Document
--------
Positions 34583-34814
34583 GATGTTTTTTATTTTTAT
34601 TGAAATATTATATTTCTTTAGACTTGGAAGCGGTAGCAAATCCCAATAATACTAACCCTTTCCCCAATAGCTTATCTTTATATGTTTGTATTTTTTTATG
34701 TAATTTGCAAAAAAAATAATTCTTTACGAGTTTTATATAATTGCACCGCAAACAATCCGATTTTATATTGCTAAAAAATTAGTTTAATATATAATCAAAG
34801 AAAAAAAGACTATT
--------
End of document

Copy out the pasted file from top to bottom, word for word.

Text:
Positions 34583-34814
34583 GATGTTTTTTATTTTTAT
34601 TGAAATATTATATTTCTTTAGACTTGGAAGCGGTAGCAAATCCCAATAATACTAACCCTTTCCCCAATAGCTTATCTTTATATGTTTGTATTTTTTTATG
34701 TAATTTGCAAAAAAAATAATTCTTTACGAGTTTTATATAATTGCACCGCAAACAATCCGATTTTATATTGCTAAAAAATTAGTTTAATATATAATCAAAG
34801 AAAAAAAGACTATT